Torrontes has a unique expression in Argentina and has often been called the country’s signature white varietal. Alamos Torrontes captures all of the explosive aromatic character of this Argentine grape, with lively notes of citrus and peach fruit interwoven with delicate layers of jasmine blossom and fresh herbs. Light and fresh on the palate, it finishes long and lingering with fresh, balanced acidity.
Ultimate Beverage Challenge 94 points - Floral and clean, the aromas of this pale yellow green wine are fresh. Elegant in the mouth with flavors of pear, elderflower and sweet lemon drops, an herbal core runs through with minty basil and oregano for a cool finish. (Jun 2016)
Wine Spectator 89 points - A rich version, with some creamy notes to the ripe grapefruit, kiwifruit and white plum flavors, featuring plenty of floral details. Spicy and lush on the long finish. Drink now. 30,000 cases imported. From Argentina.-Kim Marcus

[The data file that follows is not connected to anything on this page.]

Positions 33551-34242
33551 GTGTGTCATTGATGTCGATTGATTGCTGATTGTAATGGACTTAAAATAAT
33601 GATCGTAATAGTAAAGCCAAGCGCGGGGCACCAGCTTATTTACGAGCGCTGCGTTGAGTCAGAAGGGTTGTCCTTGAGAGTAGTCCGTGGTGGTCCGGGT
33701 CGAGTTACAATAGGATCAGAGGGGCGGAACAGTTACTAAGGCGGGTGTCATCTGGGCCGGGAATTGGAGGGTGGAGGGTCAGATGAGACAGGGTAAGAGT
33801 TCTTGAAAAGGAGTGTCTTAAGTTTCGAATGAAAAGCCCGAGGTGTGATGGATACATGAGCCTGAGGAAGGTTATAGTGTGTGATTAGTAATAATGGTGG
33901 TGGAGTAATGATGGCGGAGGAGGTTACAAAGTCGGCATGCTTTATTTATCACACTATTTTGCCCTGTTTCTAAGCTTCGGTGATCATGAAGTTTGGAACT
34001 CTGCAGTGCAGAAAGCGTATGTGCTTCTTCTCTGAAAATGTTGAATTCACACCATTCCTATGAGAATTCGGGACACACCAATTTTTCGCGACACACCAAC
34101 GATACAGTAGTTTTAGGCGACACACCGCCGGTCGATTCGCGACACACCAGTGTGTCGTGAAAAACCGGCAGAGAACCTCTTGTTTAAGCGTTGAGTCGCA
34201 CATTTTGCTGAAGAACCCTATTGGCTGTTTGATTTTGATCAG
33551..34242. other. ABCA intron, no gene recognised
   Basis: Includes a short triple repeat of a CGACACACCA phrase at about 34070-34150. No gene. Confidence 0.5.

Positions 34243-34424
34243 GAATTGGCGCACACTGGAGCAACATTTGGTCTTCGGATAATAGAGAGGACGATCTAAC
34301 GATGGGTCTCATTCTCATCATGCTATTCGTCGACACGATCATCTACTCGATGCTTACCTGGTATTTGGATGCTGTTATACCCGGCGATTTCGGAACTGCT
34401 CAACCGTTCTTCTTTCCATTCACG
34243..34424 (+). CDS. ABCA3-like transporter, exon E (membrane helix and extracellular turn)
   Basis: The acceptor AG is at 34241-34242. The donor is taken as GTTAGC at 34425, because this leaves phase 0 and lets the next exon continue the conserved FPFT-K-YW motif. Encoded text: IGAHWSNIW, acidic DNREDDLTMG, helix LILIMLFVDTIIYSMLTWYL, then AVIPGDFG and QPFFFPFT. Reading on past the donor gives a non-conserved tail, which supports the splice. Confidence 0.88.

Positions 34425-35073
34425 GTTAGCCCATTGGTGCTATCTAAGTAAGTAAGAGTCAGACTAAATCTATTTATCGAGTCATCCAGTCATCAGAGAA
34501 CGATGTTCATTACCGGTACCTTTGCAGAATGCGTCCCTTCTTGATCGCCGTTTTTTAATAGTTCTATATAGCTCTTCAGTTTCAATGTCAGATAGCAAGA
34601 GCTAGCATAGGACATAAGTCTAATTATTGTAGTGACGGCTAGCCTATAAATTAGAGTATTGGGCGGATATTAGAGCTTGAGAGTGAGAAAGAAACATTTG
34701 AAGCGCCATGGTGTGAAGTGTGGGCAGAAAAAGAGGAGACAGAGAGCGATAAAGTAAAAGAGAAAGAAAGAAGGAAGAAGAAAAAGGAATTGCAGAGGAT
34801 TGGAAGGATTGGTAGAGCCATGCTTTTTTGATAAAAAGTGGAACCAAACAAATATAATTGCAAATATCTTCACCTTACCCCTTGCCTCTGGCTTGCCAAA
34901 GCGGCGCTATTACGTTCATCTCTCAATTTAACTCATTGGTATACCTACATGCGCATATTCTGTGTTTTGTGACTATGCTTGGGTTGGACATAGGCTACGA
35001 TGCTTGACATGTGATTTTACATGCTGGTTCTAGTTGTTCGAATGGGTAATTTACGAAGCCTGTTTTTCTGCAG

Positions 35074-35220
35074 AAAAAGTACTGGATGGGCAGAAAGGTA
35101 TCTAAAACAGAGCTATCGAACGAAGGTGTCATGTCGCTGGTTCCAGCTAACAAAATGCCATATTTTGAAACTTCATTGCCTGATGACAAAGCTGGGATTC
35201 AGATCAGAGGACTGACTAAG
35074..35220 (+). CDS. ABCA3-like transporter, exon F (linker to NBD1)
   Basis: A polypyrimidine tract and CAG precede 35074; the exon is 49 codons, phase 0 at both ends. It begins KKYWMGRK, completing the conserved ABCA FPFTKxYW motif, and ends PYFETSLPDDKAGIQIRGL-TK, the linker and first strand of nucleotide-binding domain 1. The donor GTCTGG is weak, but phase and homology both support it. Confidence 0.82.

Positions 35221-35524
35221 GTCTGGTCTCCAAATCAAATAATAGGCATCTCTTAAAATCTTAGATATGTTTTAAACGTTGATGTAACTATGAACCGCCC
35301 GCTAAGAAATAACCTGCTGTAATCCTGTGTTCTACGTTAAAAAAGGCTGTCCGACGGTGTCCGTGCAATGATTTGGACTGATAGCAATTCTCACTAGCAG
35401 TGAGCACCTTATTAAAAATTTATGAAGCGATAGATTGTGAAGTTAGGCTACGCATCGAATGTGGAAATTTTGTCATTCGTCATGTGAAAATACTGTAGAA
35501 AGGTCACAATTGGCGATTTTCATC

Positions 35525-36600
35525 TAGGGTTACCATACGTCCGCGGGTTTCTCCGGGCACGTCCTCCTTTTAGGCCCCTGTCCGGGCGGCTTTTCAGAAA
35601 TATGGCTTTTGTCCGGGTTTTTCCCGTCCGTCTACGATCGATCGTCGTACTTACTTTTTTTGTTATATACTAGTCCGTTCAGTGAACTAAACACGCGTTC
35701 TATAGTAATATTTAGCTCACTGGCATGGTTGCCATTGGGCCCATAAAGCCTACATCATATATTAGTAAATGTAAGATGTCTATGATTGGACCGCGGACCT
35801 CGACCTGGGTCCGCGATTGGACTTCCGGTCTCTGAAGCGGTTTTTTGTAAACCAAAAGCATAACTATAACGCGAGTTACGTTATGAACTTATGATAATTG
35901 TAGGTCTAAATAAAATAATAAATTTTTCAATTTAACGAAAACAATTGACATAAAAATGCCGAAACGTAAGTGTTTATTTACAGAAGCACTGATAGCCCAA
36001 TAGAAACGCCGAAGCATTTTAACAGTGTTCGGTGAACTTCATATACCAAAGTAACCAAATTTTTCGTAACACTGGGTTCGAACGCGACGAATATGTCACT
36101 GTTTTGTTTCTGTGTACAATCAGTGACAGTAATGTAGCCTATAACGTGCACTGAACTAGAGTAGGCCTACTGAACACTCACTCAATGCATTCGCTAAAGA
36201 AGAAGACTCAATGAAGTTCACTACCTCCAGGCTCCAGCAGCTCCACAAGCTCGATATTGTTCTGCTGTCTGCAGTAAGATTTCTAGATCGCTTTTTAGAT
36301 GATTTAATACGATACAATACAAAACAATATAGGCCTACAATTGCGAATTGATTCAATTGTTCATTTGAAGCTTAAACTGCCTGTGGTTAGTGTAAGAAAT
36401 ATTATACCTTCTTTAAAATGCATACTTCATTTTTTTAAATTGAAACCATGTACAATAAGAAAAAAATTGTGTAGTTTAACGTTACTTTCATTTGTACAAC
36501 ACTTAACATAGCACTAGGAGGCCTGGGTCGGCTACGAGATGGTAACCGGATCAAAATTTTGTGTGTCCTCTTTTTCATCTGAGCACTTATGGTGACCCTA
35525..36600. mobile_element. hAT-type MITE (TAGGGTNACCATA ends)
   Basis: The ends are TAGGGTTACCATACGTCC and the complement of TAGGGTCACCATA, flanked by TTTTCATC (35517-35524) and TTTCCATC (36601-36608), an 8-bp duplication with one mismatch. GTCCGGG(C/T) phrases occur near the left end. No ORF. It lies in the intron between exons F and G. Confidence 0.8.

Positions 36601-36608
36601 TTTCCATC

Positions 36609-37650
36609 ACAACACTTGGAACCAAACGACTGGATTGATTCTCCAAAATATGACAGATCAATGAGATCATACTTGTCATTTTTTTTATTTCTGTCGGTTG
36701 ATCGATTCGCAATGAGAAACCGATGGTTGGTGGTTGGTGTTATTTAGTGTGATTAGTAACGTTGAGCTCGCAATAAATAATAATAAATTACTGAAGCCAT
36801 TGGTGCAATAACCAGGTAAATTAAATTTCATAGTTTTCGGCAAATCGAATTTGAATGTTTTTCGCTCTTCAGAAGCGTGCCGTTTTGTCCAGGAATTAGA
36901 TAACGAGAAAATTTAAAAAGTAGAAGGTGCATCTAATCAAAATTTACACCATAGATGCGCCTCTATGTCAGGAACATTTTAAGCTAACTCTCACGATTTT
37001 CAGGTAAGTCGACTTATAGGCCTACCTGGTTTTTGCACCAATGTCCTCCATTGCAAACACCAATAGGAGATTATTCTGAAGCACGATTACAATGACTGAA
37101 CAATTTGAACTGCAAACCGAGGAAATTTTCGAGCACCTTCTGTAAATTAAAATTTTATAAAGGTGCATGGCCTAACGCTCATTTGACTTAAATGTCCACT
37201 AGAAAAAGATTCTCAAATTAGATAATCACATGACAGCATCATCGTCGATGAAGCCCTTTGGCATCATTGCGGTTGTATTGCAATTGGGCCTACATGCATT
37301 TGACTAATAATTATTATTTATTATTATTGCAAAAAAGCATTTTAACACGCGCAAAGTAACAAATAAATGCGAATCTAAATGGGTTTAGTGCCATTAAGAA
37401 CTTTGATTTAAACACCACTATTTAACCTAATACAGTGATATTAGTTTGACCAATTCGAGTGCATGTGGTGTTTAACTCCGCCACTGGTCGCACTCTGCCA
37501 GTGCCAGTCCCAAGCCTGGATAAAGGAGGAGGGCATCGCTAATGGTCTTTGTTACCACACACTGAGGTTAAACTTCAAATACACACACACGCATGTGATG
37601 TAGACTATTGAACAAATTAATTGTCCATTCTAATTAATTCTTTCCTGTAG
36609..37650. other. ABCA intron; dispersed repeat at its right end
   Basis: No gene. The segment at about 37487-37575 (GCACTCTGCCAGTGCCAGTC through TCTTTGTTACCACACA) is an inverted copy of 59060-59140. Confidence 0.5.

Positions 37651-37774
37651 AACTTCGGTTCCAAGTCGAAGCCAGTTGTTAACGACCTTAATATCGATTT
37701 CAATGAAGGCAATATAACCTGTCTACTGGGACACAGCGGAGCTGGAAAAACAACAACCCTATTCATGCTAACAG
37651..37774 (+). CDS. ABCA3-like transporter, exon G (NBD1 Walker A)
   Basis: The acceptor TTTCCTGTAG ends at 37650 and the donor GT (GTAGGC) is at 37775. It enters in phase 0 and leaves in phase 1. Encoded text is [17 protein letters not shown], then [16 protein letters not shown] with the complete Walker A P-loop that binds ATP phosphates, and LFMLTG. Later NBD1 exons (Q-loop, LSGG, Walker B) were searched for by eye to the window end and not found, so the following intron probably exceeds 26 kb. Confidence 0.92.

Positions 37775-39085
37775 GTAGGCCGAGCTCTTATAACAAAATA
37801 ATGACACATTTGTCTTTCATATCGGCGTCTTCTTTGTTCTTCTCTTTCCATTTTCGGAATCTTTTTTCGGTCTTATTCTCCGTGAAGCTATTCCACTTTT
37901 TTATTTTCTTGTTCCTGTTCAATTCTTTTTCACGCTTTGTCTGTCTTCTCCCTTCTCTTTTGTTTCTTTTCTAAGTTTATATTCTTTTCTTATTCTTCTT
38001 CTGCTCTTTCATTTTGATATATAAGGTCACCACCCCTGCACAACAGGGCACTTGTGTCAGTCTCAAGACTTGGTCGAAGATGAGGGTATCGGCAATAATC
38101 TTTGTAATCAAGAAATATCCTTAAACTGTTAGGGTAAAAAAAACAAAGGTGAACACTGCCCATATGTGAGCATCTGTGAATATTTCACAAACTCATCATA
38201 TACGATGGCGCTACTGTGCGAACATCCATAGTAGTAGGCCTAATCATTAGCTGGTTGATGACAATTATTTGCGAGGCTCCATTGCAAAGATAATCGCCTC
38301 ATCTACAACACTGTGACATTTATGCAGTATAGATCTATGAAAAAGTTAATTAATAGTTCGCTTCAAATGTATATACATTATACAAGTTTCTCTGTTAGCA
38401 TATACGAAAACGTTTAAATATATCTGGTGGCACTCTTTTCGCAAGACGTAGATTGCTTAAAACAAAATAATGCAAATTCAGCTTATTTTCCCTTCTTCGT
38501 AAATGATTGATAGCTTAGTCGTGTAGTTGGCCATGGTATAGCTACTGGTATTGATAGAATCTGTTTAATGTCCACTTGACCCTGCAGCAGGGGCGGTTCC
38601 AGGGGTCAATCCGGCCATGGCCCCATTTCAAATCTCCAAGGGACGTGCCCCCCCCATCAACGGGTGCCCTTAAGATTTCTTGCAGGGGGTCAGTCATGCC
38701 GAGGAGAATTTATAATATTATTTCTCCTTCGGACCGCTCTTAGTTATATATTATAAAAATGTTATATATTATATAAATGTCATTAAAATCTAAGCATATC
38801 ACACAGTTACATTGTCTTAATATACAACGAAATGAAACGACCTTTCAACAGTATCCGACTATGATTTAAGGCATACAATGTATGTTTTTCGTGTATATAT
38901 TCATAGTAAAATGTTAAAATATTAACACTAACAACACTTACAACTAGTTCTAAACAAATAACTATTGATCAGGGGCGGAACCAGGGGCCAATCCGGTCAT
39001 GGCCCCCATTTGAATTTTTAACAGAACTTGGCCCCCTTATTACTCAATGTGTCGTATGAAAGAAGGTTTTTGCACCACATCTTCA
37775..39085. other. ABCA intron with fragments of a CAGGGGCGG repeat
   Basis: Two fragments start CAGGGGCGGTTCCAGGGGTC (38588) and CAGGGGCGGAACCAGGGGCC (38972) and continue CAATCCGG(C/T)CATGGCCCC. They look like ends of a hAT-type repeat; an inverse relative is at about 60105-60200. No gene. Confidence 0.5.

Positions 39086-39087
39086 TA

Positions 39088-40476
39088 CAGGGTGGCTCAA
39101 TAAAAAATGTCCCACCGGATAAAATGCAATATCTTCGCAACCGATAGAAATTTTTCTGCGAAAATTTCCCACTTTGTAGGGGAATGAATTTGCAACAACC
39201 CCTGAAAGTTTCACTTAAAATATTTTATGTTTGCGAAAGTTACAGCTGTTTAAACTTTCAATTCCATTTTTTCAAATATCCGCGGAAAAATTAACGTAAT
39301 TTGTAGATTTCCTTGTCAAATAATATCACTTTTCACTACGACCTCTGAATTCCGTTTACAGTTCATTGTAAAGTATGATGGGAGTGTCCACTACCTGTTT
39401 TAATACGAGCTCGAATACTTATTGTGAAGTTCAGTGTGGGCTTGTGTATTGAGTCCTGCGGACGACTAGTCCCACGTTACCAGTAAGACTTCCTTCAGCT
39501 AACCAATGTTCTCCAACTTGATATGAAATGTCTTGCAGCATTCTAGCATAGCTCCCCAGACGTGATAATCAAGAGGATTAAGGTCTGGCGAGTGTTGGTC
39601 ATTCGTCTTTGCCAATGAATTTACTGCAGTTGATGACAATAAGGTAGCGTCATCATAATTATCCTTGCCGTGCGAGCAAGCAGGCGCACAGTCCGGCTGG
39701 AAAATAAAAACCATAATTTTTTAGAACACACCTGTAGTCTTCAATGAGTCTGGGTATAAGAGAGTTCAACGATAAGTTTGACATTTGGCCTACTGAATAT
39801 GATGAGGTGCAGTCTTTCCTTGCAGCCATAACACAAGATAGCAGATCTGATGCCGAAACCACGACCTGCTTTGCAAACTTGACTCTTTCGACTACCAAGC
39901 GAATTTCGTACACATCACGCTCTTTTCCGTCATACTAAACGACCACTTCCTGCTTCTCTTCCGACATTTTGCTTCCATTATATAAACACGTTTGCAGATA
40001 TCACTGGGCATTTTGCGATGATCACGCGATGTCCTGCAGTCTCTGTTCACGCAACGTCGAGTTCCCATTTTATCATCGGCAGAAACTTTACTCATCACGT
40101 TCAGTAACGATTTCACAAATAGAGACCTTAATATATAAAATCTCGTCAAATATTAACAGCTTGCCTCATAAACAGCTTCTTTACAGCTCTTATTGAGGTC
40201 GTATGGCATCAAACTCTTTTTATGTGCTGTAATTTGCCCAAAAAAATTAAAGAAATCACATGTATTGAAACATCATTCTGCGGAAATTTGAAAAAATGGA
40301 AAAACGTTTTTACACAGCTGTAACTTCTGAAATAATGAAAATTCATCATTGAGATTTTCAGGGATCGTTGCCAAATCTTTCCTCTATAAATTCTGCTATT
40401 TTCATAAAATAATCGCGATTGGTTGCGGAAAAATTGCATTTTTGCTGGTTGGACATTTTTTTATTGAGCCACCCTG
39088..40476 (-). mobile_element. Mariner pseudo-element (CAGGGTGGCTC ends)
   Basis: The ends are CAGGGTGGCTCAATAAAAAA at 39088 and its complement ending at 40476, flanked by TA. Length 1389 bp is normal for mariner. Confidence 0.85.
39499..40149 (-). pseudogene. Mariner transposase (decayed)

(Aug 29 2016)
A delightful expression of the high elevation Salta region, our Alamos TorrontÃ©s has bright floral aromas of orange and jasmine blossom. On the palate, this wine offers citrus and peach flavors that lead to a crisp finish.
|Over the past 20 years, Nicolás and Laura Catena and their vineyard management team have worked tirelessly in the discovery, identification and development of key microclimates in the high altitude wine country of Mendoza, Argentina. Nicolás Catena has planted an almost countless number of varietals and clones throughout his mountain vineyard sites.
This quest for quality lead Nicolás and Laura Catena to a crucial discovery regarding the influence of altitude on grape cultivation in Mendoza. Observing the important differences in soil types, average temperatures and thermal amplitudes that exist at varying altitudes, he found that vineyard sites which are just a few kilometers apart can have vast differences in altitude and possess remarkably different microclimates.
Over the years, the in depth study of these different microclimates led Nicolás to determine that the same varietal, and even the same clone, presented distinct aromatic and flavor profiles when cultivated in each of these unique microclimates. Implementing the age old art of assemblage, he found that by blending these different lots of the same varietal, he could achieve a more complex wine.